In response to North American continent-wide declines in populations of aerial insectivorous songbirds, especially swallows, Environment Canada established a research program in 2009 to investigate the potential causes. Dr. Keith Hobson’s component of this research is to use state-of-the-art light-level geolocators and stable isotope measurements of feathers from barn swallows to establish patterns of migratory connectivity between breeding grounds and wintering grounds. The ultimate goal is to identify key factors contributing to declines in barn swallow populations which have been declining precipitously in their northern range. Their work investigates the potential role of threats on the wintering vs. breeding grounds of barn swallows by establishing where specific breeding populations may winter. Once migratory connectivity is fully established, long-term survivorship data can be analyzed with respect to key variables such as climate variability and local weather conditions to determine the key drivers of population trends.

Long-Range Goals

  • Retrieve geolocators deployed in 2013 to assist with ongoing monitoring of the breeding population and to collect feathers from all handled birds for stable isotope analysis.
  • Deploy another set of 20 geolocators from Woodland Park Zoo for retrieval in 2015.


About Barn Swallows


Barn swallows (Hirundo rustica) are small birds (about the size of a sparrow) with purple-blue backs and cream to tawny feathers below. They have long, deeply forked tails, setting them apart from all other North American swallows. Those long, forked tails allow them to fly low, executing quick, tight turns and dives in pursuit of flying insects, typically a few inches above the ground, feeding in meadows, fields, farmyards, and over water. During breeding season you’ll often see them coming to the ground to gather mud and grass for nesting materials. Those mud nests are most frequently seen under the eaves of barns, stables, on structures near play fields, under bridges and inside of sheds.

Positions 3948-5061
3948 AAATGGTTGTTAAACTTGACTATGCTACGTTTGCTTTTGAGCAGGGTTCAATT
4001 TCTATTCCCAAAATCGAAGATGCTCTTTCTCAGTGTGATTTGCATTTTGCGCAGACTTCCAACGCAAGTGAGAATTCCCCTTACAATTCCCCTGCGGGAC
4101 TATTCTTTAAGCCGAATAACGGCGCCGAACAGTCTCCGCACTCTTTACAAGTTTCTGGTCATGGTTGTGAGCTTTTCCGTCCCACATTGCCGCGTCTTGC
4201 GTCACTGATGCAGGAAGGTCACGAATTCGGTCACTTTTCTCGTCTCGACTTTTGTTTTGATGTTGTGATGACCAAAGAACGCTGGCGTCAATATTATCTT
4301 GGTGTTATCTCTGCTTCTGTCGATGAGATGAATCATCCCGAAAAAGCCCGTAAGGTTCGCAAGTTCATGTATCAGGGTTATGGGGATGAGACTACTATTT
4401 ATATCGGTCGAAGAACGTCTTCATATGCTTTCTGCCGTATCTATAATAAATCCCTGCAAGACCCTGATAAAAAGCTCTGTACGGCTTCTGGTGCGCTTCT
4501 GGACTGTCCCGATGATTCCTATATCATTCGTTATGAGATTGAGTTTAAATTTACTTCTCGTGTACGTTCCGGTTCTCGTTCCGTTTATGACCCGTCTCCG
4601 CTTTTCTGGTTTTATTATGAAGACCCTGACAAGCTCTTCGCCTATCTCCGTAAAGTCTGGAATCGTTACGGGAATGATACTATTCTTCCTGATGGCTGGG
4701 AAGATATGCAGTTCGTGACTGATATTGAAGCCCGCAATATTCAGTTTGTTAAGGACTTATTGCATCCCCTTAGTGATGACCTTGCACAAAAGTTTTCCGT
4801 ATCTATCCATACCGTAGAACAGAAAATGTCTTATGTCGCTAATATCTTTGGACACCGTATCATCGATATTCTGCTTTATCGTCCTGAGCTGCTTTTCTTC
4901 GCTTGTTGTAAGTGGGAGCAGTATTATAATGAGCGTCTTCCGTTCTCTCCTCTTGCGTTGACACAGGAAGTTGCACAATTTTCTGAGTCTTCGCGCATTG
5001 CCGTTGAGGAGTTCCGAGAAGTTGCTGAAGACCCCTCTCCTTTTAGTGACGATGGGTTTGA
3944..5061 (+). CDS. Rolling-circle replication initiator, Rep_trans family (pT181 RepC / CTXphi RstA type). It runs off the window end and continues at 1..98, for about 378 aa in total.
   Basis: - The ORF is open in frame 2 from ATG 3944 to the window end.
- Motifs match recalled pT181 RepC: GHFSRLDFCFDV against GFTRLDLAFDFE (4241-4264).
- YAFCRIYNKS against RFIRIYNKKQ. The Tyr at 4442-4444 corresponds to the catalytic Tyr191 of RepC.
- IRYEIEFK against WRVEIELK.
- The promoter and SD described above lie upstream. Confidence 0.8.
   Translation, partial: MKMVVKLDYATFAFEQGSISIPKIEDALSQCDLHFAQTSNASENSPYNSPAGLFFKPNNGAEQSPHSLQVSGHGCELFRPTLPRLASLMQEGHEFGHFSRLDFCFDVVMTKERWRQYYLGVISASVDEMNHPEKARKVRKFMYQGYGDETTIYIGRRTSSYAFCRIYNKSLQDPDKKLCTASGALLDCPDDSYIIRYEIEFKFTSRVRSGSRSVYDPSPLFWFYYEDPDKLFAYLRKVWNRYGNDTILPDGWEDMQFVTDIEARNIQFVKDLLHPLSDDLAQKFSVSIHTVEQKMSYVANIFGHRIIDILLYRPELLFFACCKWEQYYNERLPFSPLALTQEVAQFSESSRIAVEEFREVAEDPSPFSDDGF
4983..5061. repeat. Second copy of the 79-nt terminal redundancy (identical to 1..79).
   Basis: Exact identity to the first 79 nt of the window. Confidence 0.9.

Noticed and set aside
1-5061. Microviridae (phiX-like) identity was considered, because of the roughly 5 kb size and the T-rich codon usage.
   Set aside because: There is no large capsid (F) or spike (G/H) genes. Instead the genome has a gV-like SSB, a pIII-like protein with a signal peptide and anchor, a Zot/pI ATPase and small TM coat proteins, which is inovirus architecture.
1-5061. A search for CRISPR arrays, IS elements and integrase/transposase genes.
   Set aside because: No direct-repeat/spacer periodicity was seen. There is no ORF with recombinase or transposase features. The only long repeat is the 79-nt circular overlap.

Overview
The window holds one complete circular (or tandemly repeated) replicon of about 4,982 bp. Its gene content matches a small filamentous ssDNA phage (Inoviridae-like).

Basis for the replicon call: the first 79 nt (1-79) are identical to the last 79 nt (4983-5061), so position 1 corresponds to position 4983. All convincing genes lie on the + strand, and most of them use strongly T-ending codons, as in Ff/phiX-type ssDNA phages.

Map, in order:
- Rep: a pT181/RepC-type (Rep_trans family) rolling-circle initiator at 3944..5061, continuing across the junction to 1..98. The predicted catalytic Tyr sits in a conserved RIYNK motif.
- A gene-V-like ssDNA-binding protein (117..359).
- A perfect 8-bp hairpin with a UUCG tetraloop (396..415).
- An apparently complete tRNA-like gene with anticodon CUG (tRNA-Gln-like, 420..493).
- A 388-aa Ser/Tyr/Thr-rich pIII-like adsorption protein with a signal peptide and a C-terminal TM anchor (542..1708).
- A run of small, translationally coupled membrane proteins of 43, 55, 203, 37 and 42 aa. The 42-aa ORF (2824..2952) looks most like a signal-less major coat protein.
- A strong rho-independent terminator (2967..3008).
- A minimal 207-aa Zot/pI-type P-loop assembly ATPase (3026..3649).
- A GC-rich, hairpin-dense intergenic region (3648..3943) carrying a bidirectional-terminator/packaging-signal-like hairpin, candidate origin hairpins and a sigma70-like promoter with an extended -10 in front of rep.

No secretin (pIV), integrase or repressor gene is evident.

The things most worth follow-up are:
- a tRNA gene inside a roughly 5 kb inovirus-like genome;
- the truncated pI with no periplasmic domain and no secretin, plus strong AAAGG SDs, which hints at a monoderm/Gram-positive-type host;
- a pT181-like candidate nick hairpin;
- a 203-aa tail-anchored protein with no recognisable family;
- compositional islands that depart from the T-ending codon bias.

The majority of the Barn swallow’s diet is made up of flies, with the addition of beetles, bees, wasps, ants, butterflies, moths and any other flying insect. They prefer to take larger, single insects rather than feeding on swarms of small prey. In addition, they will frequently pick up small pebbles or crushed eggshells left out by humans, which may be used to help the digestion of insects or to add calcium to the diet.


In The Field

Early research seems to indicate there are potential differences in the Seattle population of Barn swallows compared to populations found elsewhere on the continent. Dr. Keith Hobson and Dr. Steve Van Wilgenberg believe that the Seattle birds will be impacted most by weather events occurring throughout their travels to and from northeastern South America and in the Caribbean basin.

At The Zoo

Woodland Park Zoo keepers began banding barn swallows nesting on grounds in the spring of 1999. Keepers and volunteers in all areas of the zoo where the swallows nest participate in the project by informing raptor keeper Gretchen Albrecht of the birds return each year. Four years ago Dr. Keith Hobson and one of his students discovered that WPZ had been monitoring, banding and keeping information on the birds for years. The opportunity to work with the swallows returning to the zoo each year, and to access the historic data, means the project now has information from a site west of the Rockies. Breeding adult swallows have been mistnetted at the zoo, quickly fitted with a geolocator, and feather samples taken prior to release. Migratory connectivity data collected from the geolocators contributes to understanding how climate and local weather factors are influencing survivorship in the species.


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